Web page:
Everywhere amongst the chaos were vaguely reassuring hints of normalcy. One almost expected to turn a corner and find a pick-your-own pumpkin patch and a warm mug of spiced cider. That is, until another round of gunfire, an explosion, or a frantic stream of radio traffic shattered the reverie.

We profiled Fay in the Nov./Dec. 2005 issue of The Penn Stater (you can read the profile here), explaining how he happened upon his field. Fay is currently working in Afghanistan as a military correspondent, so he’ll have plenty of chances to continue writing about war. He’s also working on a memoir. For now, you can read The New York Times series by starting with Part 1 here.

Amy Guyer, associate editor

June 10, 2010 at 4:58 pm Leave a comment

New Book Honors Michael Murphy

The other day we received a new book called Seal of Honor: Operation Red Wings and the Life of Lt. Michael P. Murphy, USN, by Gary Williams.

You may remember Murphy ’98 Lib as the Navy SEAL who died in Afghanistan in 2005 and who, two years later, received the Medal of Honor posthumously. We ran a feature story on Lt. Murphy in our January-February 2008 issue—that’s the opening spread you see below, and you can click here to download a PDF of our article.

Murphy was just 29 when he died during a mission intended to capture a Taliban leader. After he and the three members of his team were surrounded, he exposed himself to enemy fire to make the cell-phone call for help. The mission resulted in the worst loss of life in the SEAL program since it began in 1962—11 of the 12 SEALs involved died. Though others on the mission were honored with a Navy Cross (all posthumously, except for the lone survivor), Murphy was the only man on that mission to receive the Medal of Honor.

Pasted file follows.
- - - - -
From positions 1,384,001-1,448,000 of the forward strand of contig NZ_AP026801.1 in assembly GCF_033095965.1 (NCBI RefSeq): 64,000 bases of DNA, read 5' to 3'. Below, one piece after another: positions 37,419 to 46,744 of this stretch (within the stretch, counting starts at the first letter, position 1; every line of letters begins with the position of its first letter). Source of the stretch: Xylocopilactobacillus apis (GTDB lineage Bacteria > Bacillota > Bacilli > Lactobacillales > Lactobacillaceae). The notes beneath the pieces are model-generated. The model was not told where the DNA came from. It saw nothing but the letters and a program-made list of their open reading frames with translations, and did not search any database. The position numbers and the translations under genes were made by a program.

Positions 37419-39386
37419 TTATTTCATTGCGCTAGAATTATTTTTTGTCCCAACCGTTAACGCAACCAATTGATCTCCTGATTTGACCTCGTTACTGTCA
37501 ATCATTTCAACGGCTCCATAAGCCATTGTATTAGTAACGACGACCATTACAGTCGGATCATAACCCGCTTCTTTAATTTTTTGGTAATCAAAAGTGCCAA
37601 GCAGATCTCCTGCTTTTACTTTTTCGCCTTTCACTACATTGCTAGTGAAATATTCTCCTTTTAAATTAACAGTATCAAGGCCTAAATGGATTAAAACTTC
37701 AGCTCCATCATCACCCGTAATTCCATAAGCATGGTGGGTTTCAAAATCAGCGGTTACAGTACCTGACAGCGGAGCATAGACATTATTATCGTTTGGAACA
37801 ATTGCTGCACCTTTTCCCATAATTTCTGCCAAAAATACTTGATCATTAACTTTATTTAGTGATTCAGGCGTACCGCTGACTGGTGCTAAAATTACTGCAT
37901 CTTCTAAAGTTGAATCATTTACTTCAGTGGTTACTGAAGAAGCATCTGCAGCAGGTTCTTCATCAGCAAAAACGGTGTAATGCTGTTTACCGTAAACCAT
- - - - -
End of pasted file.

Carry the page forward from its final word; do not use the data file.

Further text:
Seal of Honor hit bookstores May 5. The author, Gary Williams, has no apparent connection to Lt. Murphy or the Navy SEALS; he’s just a guy in Ohio who was “reared with a near-reverent respect for those who wear our country’s uniform,” according to his author bio. This is his third book.

Amy Guyer, associate editor

May 14, 2010 at 8:34 am 1 comment

Another Tribute to Bill Cahir

Yesterday’s Washington Post contains this lovely, touching account of Monday’s funeral for Bill Cahir ’90 at Arlington National Cemetery.

Tina Hay, editor

September 2, 2009 at 12:42 pm Leave a comment

More on Bill Cahir

cahir_back_iraqBill Cahir ’90, who was killed Aug. 13 in Afghanistan, was buried yesterday at Arlington National Cemetery.

The Washington Post had a story yesterday and the Centre Daily Times has one today. In addition, you can hear an NPR piece on him here and see NBC’s Brian Williams pay tribute to him here. I was especially moved by the grief on the faces of his family in the NBC video; my heart just aches for them.

Anyone interested in making a memorial contribution can visit the Web site of the Bill Cahir Memorial Fund.

Tina Hay, editor

September 1, 2009 at 9:22 am Leave a comment